Thursday, August 15, 2013

Lawrence, Mass. A thing of beauty

If you like urban things, as I do, you'll love Lawrence, Massachusetts.  The buildings that line the Merrimack River are of brick and stone, once great big belching machines of production fed by water power and human power and for many years devourers of the raw materials of the American south, cotton grown by slaves.

Thousands of people arrived here every morning
The architecture of these cathedrals of mechanization is no less than majestic, grand in scale but delicate in detail, showing a care for small things in large things that has largely departed us in the intervening century.
A clock tower for the workers, or perhaps for the burghers

An 1848 factory, as beautiful as any building
Towers to the sky

The city was a planned city, created by our first industrialists for efficiency of production.  Its plan is simple and obvious.  Technology beckoned a new way of thinking about work.  Land was found, and wealth responded.  This is one of the first instances of the American spirit expressed in the industrial age.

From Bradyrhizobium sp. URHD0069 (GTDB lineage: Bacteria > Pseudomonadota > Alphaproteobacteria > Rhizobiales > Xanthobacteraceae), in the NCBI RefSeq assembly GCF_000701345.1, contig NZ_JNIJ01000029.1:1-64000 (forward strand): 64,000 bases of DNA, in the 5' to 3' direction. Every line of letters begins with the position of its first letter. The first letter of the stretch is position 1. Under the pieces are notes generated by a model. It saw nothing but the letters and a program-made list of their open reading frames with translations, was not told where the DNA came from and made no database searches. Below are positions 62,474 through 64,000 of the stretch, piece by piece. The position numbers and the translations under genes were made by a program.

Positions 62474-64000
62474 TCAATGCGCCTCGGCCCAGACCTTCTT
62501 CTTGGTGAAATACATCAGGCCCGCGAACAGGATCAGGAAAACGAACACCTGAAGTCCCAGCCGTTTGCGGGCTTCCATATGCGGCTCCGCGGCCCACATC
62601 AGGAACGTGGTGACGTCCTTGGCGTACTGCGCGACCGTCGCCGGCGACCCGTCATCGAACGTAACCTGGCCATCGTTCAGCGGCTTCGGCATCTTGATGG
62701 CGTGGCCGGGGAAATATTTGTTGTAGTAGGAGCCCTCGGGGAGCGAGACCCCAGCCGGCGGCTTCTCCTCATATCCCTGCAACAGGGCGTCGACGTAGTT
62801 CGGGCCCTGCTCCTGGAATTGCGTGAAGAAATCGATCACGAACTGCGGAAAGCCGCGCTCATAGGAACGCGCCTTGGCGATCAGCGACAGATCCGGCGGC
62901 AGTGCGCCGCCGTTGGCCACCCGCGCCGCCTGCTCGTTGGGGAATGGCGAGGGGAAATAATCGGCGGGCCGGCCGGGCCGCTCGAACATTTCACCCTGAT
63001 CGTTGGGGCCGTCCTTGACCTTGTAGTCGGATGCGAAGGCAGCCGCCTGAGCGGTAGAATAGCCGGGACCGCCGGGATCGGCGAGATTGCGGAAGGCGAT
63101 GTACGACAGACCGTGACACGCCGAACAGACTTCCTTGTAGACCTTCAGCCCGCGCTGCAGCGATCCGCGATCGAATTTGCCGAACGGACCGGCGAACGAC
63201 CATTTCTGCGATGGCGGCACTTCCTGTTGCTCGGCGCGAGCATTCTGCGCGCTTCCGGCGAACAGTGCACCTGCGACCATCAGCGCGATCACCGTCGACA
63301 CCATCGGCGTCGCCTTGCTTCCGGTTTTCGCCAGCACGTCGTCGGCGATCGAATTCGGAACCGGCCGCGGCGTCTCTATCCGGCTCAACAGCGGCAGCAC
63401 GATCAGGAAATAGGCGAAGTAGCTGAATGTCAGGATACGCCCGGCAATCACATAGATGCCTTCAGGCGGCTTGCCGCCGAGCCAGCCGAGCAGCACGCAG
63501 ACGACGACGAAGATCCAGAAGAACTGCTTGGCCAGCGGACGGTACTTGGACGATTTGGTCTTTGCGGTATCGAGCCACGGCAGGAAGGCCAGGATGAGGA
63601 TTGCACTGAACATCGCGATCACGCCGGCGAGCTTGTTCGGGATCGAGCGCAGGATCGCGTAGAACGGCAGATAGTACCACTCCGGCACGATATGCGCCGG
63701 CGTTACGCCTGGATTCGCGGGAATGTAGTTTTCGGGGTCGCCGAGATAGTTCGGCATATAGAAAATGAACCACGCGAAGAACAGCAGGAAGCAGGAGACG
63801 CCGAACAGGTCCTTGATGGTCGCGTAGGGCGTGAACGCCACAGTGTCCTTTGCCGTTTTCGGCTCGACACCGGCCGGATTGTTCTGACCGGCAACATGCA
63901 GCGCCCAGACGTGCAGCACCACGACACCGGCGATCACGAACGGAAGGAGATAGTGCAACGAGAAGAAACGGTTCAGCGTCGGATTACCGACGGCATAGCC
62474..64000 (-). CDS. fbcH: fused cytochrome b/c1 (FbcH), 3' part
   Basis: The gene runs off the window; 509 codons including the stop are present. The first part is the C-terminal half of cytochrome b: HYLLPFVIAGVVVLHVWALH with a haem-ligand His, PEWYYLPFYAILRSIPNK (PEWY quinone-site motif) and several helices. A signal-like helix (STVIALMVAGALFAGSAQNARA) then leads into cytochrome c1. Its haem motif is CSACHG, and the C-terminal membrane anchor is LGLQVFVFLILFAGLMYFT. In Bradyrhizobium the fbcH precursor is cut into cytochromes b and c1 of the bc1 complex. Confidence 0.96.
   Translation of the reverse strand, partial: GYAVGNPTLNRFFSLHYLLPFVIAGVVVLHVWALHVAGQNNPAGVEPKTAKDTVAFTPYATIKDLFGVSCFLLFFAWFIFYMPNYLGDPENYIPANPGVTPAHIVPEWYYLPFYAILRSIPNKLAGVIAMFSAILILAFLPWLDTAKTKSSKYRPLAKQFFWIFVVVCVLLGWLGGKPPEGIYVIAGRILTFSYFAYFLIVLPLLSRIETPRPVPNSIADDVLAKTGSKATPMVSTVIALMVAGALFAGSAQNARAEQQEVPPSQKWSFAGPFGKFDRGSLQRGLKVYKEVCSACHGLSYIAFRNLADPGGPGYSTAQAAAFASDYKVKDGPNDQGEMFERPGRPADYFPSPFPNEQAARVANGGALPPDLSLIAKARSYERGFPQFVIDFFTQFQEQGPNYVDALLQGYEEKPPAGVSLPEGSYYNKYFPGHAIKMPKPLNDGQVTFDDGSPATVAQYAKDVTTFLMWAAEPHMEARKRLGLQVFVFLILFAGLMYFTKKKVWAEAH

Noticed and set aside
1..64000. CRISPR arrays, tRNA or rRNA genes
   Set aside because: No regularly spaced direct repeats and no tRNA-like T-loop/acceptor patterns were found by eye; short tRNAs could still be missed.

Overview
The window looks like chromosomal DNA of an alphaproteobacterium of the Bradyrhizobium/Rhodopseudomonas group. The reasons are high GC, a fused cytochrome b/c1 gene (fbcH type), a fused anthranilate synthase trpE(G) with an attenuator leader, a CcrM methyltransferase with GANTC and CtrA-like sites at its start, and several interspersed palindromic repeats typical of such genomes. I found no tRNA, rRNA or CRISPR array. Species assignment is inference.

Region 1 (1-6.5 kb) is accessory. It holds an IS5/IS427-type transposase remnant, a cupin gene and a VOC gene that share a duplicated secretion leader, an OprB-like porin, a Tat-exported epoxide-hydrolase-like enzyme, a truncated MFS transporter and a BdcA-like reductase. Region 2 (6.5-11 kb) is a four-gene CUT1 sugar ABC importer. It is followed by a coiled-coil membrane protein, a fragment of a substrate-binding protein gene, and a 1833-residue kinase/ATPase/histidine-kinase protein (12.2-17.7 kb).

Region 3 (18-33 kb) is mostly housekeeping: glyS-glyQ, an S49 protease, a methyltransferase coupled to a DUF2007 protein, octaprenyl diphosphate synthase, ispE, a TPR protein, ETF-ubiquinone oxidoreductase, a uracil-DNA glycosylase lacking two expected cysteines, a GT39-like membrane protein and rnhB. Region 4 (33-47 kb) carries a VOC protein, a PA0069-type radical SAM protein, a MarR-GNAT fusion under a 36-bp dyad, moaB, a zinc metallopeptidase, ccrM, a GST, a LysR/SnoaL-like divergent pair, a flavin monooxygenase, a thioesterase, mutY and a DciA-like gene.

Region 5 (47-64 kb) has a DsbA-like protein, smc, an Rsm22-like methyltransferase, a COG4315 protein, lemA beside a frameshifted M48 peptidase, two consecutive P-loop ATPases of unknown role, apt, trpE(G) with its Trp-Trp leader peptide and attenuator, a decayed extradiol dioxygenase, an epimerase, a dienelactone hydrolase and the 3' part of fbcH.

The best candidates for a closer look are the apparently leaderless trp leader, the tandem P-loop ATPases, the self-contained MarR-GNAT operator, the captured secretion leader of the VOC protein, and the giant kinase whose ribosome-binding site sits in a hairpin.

Of course, all of that is gone now. 

A lonely, boarded up diner amidst the empty buildings -- a final remnant from a century of activity

The economics that made Lawrence possible has all changed. The New England farm girls that worked the mills and the looms, later to be replaced by immigrant men and women who filled these factories by the thousands and created the labor movement -- they are things of the American past.  What's left isn't even their memory, since so few actually remember.


The 1912 Bread and Roses strike started here


But on the banks of the Merrimack River sit empty buildings that seem to call out for some new use, hoping to be rediscovered not just for their beauty but for their value in this post-industrial American age. 

New tenants fill this old building -- these people work on laptops instead

And then of course, there are the windows.

I see a sea of glass, as beautiful as any

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